Cyber Grid Attack: A Cascading Impact
SCENARIO: The hackers used a range of tactics to gain access to the U.S. electric grid system without alerting security teams — targeting laptops and personal electronic devices of key personnel, conducting phishing attacks, hacking remote access systems and physically intruding on network monitoring locations.
Months later, they systematically disabled safety systems that would prevent power generators from being desynchronized. They sent control signals to open and close the generator’s rotating circuit breakers in quick succession.
This used the inertia of the generator itself to force out of sync the bearings of 50 generators. They had hoped to destroy 100.
The generators began to smoke and burn. Some were partially destroyed. One gas turbine facility exploded from the generator fire. Operators shut down even the uncontaminated generators until the cause of the damage was determined.
The cascading impact of the cyber attack stuns the nation. Engineers have no definitive explanation for the damage, which plunges 15 Northeastern states and Washington, D.C. into darkness, leaving 93 million people without power.
Back-up generators at hospitals, public facilities and some companies remain available for essential services. Phones, internet, ATMs, street lights, subway cars, gas stations, water systems, manufacturers, and just about everything else goes down. Communications systems are mostly unavailable, except for 911.
No one immediately knows the scope of the infection. Or whether it will reoccur.
VIDEO: Media reports highlight the vulnerability of the U.S. power grid.
ANALYSIS: This “Business Blackout” scenario by the University of Cambridge Centre for Risk Studies and Lloyd’s of London suggests a range of $61 billion to $223 billion in economic losses, depending on the number of impacted generators and whether it took two, three or four weeks to restore 90 percent of the power.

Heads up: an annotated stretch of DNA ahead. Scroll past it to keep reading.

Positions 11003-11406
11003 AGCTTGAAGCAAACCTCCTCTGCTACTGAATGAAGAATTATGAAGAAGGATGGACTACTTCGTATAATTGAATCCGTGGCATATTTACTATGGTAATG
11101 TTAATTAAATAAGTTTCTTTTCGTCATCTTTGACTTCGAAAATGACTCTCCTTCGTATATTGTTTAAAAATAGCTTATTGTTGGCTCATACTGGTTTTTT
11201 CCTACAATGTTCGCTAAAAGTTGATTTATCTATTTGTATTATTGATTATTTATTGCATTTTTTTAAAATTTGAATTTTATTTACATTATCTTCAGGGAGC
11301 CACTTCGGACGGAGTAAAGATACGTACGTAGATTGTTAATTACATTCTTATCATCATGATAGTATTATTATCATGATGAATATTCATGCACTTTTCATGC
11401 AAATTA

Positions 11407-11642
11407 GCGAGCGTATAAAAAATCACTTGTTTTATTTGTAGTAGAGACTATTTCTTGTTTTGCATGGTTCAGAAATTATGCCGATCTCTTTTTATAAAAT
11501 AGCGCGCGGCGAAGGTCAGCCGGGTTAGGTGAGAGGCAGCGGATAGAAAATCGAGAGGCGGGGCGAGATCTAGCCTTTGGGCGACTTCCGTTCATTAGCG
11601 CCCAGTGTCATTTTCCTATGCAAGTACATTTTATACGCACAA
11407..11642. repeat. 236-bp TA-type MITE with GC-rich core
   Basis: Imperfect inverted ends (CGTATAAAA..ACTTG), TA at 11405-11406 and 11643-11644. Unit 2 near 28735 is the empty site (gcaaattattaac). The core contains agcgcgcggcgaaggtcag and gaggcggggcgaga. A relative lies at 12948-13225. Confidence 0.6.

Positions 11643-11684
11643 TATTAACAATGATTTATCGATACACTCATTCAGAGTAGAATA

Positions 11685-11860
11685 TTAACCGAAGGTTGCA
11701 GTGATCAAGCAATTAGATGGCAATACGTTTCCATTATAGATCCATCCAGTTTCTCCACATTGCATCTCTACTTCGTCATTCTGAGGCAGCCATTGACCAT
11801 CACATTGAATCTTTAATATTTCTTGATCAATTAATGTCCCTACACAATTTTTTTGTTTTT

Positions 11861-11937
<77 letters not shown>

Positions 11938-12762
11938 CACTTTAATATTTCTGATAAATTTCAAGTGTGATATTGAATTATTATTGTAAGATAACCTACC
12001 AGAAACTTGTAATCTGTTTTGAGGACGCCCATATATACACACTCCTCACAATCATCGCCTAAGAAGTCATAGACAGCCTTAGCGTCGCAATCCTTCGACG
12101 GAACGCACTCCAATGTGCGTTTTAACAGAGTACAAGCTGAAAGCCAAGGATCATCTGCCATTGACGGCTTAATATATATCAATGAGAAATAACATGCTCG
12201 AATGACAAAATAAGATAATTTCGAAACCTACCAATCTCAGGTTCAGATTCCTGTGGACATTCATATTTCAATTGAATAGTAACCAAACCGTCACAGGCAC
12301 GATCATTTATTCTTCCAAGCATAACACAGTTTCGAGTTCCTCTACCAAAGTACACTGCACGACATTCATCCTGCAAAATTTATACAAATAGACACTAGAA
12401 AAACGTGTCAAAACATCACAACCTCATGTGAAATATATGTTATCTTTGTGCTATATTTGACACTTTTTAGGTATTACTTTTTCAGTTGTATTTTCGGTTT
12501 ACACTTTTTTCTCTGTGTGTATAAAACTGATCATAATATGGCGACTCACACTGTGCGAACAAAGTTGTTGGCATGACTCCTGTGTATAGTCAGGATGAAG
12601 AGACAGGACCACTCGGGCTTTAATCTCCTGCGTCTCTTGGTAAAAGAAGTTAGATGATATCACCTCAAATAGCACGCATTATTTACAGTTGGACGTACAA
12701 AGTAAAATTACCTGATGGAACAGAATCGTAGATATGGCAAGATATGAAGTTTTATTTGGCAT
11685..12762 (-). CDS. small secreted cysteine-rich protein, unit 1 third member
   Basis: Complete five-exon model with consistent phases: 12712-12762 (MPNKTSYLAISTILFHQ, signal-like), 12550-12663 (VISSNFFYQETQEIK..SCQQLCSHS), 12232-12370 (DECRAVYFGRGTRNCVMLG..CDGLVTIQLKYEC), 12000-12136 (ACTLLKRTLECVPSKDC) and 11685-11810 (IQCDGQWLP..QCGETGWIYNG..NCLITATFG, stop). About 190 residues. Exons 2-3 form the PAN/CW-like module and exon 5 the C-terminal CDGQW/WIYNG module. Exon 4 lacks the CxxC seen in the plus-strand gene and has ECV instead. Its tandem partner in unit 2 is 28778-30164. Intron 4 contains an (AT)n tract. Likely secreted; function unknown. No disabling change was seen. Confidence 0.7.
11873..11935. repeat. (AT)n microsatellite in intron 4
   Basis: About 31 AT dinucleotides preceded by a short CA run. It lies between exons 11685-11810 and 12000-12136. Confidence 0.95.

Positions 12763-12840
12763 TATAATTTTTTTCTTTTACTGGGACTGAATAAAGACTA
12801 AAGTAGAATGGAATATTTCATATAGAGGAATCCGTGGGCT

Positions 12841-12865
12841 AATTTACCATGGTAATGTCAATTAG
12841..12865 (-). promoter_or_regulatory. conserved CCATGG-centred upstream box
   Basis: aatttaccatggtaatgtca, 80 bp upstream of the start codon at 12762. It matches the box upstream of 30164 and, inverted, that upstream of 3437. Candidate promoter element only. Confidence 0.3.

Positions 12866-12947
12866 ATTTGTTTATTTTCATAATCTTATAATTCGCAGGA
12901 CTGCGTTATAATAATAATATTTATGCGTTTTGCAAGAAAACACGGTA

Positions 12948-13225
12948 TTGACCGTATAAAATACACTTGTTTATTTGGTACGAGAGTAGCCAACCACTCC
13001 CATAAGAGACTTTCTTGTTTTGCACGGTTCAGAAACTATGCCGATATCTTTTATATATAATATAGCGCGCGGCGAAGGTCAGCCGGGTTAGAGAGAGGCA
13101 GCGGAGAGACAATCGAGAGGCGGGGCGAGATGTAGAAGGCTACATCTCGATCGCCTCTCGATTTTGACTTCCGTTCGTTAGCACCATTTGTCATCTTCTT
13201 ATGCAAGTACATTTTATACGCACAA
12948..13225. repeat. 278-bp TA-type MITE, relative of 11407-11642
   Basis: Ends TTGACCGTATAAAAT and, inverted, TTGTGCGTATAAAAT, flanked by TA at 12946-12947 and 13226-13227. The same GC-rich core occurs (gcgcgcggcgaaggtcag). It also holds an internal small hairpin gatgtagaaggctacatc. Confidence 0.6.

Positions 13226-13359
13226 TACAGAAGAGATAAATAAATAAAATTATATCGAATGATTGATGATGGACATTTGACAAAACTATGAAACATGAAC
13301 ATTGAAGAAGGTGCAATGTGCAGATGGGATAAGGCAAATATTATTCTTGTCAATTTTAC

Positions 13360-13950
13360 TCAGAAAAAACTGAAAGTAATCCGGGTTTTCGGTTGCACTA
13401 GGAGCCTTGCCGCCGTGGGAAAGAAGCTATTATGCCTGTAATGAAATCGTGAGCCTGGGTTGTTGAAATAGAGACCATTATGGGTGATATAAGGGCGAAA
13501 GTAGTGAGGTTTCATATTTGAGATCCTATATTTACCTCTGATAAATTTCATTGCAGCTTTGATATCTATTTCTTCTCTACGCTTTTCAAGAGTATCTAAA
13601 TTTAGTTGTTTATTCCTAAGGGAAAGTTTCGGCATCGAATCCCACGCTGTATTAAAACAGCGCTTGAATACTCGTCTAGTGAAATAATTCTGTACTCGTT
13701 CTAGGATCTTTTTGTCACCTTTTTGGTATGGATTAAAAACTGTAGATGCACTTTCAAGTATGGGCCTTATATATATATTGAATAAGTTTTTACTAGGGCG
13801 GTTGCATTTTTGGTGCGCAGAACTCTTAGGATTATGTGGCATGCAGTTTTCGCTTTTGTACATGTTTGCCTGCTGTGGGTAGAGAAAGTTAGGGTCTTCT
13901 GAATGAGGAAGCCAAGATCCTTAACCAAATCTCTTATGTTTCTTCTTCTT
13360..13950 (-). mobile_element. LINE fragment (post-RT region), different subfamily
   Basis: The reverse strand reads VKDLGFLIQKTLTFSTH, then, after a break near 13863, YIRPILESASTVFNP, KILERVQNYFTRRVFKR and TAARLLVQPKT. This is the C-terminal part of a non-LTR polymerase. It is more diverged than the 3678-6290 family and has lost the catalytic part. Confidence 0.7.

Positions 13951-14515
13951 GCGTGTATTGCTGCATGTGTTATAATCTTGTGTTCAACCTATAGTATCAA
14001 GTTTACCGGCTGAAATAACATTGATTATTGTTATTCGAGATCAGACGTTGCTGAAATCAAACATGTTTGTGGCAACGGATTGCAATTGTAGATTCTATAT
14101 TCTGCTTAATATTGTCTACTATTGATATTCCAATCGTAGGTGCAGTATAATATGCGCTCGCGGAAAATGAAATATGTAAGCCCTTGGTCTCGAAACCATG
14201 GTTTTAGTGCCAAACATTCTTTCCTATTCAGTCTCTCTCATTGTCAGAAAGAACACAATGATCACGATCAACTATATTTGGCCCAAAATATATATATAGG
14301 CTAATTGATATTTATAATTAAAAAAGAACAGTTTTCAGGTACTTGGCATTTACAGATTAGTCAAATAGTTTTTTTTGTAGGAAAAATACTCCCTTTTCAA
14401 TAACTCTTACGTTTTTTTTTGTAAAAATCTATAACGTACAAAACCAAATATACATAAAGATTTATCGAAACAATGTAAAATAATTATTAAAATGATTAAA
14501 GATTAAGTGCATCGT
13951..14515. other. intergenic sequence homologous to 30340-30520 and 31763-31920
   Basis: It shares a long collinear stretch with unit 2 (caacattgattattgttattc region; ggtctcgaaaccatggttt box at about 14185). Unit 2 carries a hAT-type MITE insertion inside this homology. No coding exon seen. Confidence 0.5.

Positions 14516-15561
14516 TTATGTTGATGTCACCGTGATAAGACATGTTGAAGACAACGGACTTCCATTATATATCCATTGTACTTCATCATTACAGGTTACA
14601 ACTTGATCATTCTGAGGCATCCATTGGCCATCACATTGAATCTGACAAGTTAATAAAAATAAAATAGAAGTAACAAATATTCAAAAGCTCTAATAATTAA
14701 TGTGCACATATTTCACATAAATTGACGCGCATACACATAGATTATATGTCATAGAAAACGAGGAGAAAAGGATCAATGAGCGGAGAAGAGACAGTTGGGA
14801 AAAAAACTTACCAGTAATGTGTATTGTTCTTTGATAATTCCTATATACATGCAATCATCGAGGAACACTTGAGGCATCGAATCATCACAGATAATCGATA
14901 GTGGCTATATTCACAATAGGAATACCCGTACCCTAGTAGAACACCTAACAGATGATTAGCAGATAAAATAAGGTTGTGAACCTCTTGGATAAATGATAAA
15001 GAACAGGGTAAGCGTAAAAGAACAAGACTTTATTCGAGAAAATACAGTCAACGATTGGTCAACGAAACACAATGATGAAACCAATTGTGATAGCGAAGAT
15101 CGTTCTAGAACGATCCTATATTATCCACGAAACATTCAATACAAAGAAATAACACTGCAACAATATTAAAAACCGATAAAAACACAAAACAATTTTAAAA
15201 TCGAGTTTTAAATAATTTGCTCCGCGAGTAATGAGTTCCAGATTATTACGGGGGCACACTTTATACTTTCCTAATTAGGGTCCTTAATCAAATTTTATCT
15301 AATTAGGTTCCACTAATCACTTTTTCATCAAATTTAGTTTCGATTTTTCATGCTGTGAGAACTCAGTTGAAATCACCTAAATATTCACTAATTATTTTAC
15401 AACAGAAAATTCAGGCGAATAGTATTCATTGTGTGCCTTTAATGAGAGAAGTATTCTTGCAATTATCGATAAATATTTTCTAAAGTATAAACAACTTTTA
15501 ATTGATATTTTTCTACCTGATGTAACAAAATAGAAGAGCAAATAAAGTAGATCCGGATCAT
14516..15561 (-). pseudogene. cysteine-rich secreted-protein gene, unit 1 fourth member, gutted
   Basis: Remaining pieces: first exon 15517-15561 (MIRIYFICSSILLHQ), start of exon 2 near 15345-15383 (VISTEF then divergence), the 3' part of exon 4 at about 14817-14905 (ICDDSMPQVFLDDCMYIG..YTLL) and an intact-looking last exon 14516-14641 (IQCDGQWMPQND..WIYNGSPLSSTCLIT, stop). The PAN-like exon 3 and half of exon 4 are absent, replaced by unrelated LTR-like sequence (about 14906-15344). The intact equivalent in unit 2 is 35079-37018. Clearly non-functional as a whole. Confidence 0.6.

“This is a real risk management issue facing the power sector around the world right now,” said Nick Beecroft, emerging risks and research manager, Lloyd’s of London, who worked on the “Business Blackout” project.
But even more, he said, it is a risk that “all of society has to confront as more and more of our infrastructure and economy become connected to digital networks.”
Such an attack “would disrupt businesses spanning the entire economy.” In the scenario, it takes several months and up to three years for the economy to fully revert to the GDP levels prior to the attack.
One insurance executive who asked to remain anonymous said it’s impossible to calculate the cascading impact of a cyber attack on the power grid.
“The honest answer is we don’t know,” the executive said. “It’s difficult to say if this is a one-in-100-year event or a one-in-10-year event. How do we know it won’t happen tomorrow or twice in a week? That’s the scary part for us.”
“Cyber is definitely the most dangerous emerging risk. The digital infrastructure was not designed to protect against bad guys.” —Andrew Coburn, senior vice president, RMS; director of the advisory board at the Cambridge Centre for Risk Studies
In 2003, overgrown tree limbs short-circuited sagging transmission lines amid hot weather in Ohio that had already strained generating capacity. Combined with human error, the result was a blackout of eight states and part of Canada for 36 hours, affecting 50 million people.